Bringing up Rod’s family is a neat segue into my next point (look at that, such tidy writing) – the ensemble cast. Sure, both films are centred on their lead performances, but their laughs-per-second rate relies on their stacked ensembles. McLovin needs no introduction of course, but Seth Rogen and Bill Hader are equally responsible for the hilarity of their police-gone-wild subplot. Unfortunately, like many of these films (Hot Rod included), Superbad doesn’t have a lot to offer in the way of female roles, but Emma Stone gets the chance to display her legendary and now oscar-winning charisma in her film debut.
Like in many teen films, the grown-ups of Superbad are just as hapless and testosterone-fuelled as their offspring, and Hot Rod is no different for the most part – Will Arnett and Chris Parnell both make an impression as Alpha-Bro Jonathan Adult and dedicated AM Radio DJ Barry Pasternack. When it comes to Rod’s parents though, Hot Rod ups the ante.
Sissy Spacek plays it completely straight as Rod’s mother, not batting an eyelid as Rod suits up in football pads and a fake moustache to try and fight his grizzled stepfather. Ian McShane is always brilliant, but he steals every scene as Frank wields kendo sticks and sprouts bewildering life advice – you won’t be sneaking up on a man who’s been in a chemical fire anytime soon.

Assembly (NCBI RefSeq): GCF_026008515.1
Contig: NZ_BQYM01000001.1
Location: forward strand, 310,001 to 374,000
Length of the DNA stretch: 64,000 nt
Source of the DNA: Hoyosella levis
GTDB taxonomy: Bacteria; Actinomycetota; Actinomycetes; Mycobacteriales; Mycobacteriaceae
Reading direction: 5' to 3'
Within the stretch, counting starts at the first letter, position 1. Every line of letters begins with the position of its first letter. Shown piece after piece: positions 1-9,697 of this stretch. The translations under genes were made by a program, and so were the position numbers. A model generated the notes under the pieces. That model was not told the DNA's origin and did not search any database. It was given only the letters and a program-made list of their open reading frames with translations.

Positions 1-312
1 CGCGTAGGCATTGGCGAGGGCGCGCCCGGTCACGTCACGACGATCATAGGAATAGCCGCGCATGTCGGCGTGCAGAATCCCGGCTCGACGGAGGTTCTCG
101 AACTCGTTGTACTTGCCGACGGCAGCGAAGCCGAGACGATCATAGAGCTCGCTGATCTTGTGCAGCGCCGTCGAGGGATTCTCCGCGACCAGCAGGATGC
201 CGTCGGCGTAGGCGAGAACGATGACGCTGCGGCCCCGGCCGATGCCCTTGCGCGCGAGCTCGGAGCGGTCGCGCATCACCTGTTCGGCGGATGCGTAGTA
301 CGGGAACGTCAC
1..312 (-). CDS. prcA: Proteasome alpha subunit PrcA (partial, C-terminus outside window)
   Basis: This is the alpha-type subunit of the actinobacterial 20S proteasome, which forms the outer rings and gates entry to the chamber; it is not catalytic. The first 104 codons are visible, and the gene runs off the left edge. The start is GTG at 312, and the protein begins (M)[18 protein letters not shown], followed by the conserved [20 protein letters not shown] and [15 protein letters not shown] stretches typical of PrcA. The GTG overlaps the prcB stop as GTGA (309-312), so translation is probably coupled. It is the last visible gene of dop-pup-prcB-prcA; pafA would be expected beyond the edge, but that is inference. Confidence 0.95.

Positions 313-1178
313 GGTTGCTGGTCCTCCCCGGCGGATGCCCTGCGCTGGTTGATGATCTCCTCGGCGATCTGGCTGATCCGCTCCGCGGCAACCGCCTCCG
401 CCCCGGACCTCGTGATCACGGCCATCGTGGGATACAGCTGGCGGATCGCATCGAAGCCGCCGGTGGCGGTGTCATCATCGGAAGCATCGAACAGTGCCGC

This kind of weirdness permeates Hot Rod at every level – even the plot is insane, as Rod fights tooth and nail to earn $50,000 to save Frank’s life, just so he can finally beat the shit out of him. And sadly, people just weren’t into it – although opening against The Bourne Ultimatum and a week after The Simpsons Movie can’t have been good for its box office numbers. Superbad had it a little easier, contending only with Fox’s ill-fated Bodysnatchers reboot The Invasion, and the US Death at a Funeral remake.
Sadly the audiences of 2007 weren’t interested in the surrealist shtick of Hot Rod and it doesn’t look like things have changed much. Last year’s PopStar: Never Stop Never Stopping fared even worse at the box office – despite positive reviews from critics this time around. Meanwhile, Apatow and co have gone from strength to strength, dominating the comedy landscape for the last decade with his now-patented mix of improvisational grounded comedy that isn’t afraid to get real when the topic calls for it. Superbad is no different; growing up is difficult, and Superbad is seeped in pathos for its teenagers, as they struggle to keep it together in the face of the oncoming storm – college. While Hot Rod is always laughing with Rod, he’s not exactly relatable, and the film lacks the emotional streak that takes Superbad on another level.
But does every comedy need to be grounded? Hell no, and hopefully as other filmmakers like Taika Waititi hit the bigtime with their own brand of wacky nonsense, film fans will stumble on Hot Rod and fall in love with this big-hearted, fake-moustachioed weirdo. And it’ll be cool beans.